J.R. Smith's big summer gamble appears to have ended in something other than outright disaster. The veteran shooter announced via Instagram on Thursday that he has reached an agreement to re-join the Cleveland Cavaliers. Chris Haynes of the Northeast Ohio Media Group later reported that Smith will earn $5 million for the 2015-16 season with a player option for the second year of the deal, later confirmed by Yahoo's Marc Spears. Smith will also have a no-trade clause, which is not insignificant given his controversy-filled history and the deal that sent him to Cleveland from the New York Knicks last January.
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You can take a look at Smith's Instagram post here:
Happy to say that I am returning to the Cavs! It’s been a long ride this summer but I can say for sure, well worth the wait. When I opted out of my contract, I wanted to understand the landscape of the NBA and where I fit best. The Cavaliers had things they needed to do in order to piece together a championship caliber roster. I ended up deciding that instead of potentially securing a larger deal elsewhere, I wanted to rejoin an incredible organization in pursuit of the ultimate goal, an NBA championship. Thank you to the Cavaliers for making this happen. Can’t wait to get started! #TheLand
Smith's comment appears to be a sunny spin on a questionable decision. After Cleveland's NBA Finals loss to the Golden State Warriors, Smith decided not to take his player option for the final year of his contract, worth just shy of $6.4 million. Terry Pluto of The Cleveland Plain Dealer reported Saturday that recent Cavaliers offers had been below Smith's option figure, and his new deal seems to confirm that news. The Cavs cannot be faulted for that decision, because the franchise's massive offseason salary commitments (with a deal for Tristan Thompson yet to come) mean that they must save money when and where they can.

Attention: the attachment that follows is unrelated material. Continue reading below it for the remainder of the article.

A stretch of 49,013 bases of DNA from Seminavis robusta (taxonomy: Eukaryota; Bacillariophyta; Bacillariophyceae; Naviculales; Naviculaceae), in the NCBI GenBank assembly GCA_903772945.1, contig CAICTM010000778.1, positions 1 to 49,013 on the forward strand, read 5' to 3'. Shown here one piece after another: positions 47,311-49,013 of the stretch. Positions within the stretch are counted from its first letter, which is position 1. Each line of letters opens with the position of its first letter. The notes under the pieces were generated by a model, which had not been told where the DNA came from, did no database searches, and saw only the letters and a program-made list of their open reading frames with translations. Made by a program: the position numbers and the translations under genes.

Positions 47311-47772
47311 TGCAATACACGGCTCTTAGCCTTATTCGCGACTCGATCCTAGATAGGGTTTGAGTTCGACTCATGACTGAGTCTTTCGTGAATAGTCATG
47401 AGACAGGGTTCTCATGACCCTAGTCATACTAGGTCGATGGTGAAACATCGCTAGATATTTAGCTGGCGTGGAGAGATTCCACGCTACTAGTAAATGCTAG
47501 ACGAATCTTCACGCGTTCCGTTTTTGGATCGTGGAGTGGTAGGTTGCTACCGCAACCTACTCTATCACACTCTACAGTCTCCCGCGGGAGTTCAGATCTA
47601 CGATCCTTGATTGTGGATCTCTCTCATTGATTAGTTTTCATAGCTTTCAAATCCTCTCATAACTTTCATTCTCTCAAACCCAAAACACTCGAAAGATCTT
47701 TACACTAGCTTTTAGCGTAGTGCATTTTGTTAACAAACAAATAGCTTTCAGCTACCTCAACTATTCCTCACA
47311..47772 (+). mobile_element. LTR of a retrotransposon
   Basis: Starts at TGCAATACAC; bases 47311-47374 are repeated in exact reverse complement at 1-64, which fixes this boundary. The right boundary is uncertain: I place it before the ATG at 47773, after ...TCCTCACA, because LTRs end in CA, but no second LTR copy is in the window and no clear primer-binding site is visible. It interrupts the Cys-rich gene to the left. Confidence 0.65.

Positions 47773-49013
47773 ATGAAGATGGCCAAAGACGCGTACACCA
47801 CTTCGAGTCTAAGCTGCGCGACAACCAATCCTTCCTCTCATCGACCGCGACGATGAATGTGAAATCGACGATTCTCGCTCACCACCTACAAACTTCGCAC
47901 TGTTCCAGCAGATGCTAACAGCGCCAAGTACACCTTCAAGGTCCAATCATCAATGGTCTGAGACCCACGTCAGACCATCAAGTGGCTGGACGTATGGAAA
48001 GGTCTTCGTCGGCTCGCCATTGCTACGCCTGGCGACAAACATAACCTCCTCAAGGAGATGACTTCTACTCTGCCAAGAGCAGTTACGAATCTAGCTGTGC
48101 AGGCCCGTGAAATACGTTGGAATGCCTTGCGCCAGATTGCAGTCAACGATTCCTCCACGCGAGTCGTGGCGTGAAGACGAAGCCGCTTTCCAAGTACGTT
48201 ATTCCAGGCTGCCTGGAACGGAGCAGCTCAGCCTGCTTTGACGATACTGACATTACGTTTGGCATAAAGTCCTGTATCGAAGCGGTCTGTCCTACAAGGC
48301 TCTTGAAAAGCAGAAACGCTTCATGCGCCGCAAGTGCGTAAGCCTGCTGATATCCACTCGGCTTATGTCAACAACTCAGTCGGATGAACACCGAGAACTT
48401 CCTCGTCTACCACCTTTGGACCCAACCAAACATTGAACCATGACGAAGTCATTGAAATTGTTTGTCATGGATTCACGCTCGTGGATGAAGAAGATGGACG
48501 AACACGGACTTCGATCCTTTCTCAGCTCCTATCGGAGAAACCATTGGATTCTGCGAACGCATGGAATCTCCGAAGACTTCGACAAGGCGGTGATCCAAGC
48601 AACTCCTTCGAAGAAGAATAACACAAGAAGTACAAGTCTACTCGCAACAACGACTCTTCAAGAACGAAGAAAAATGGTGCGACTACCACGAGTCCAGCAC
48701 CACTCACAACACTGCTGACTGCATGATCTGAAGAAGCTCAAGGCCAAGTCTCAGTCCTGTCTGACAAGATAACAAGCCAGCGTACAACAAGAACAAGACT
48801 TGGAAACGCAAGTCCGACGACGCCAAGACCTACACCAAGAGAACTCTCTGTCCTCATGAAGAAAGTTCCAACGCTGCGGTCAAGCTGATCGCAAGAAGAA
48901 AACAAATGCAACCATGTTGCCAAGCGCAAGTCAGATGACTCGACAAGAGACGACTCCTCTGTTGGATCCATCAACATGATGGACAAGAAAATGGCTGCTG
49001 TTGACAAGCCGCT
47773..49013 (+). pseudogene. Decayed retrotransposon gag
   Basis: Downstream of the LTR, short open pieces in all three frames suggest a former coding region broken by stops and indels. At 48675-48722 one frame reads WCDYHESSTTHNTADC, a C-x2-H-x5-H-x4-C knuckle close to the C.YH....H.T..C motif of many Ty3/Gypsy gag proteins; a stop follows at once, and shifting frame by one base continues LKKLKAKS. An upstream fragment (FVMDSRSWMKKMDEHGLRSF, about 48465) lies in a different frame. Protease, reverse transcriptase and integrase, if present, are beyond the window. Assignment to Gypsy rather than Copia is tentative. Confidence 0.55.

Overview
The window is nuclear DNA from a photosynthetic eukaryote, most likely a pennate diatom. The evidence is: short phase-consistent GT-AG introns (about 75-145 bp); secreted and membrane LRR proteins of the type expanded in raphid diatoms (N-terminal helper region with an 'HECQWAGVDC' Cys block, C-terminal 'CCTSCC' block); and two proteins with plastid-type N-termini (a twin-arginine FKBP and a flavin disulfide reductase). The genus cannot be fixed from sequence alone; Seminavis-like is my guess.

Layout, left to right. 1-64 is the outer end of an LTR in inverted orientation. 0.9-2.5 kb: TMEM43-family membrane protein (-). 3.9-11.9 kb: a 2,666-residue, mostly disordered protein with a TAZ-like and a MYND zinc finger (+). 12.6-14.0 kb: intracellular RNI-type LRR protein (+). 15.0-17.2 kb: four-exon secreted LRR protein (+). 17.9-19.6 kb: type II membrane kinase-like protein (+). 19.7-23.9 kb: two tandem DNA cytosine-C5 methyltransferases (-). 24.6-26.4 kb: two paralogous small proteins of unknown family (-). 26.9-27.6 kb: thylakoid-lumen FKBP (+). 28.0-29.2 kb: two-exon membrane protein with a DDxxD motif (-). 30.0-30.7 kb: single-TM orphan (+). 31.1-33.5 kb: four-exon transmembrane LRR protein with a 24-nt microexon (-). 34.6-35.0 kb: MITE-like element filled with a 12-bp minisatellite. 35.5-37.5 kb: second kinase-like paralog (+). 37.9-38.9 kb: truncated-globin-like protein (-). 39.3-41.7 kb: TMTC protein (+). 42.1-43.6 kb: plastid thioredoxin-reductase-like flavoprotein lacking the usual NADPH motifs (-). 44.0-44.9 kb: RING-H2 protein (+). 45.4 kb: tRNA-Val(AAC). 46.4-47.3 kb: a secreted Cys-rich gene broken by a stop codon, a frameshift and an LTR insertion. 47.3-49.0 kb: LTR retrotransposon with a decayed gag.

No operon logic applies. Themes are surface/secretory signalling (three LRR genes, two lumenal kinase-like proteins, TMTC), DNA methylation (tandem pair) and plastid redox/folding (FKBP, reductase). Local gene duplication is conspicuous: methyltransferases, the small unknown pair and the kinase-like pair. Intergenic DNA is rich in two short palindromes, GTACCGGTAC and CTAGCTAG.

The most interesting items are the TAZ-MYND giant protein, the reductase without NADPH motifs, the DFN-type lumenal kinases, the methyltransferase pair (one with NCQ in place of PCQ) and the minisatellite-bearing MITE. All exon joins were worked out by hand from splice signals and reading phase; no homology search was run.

Most players would be lucky to end up on a contender at any salary, but Smith's claim of wanting to understand landscapes seems questionable when he could have had a similar experience in 2016 while being paid more than a million dollars extra. It's far more likely that he expected a reasonably active market for his services and encountered little interest.
The move makes sense for the Cavaliers for much more than the financials. At the very least, LeBron James is happy:
— LeBron James (@KingJames) August 21, 2015
It's easy to understand why J.R. is seen as a problematic player. He struggled throughout the NBA Finals, which would have been a problem without injuries to Kevin Love and Kyrie Irving but became a catastrophe with both players sidelined. While LeBron did an admirable job in trying to carry the team to a title, Smith stood as the team's most likely breakout scorer and could have turned a game or two with a stellar performance. He didn't, though, and the Cavs fell to a deeper, more versatile Warriors squad.
Yet Smith was a very effective role player for the Cavs up until that series, Smith shot 39.0 percent from three-point range over 46 regular-season games and 35.9 percent in the playoffs with several excellent games. He's not a terrific defender and definitely isn't dependable, but Smith is the sort of x-factor who can help a team win a title under ideal circumstances. The fact that he didn't rise to the occasion vs. Golden State says more about what Cleveland required to beat a 67-win team than anything else.
Personal image aside, the big news with this deal is that the Cavs have retained one of the league's best bench shooters at a rate that allows him to save face and remain committed to the cause. Cleveland looked like the overwhelming East favorite before this announcement and the re-addition of Smith only makes them more formidable. Given the paucity of challengers in the East, it wouldn't be crazy to tab the Cavaliers as the favorite to win the 2016 title. Expect to see them in June.
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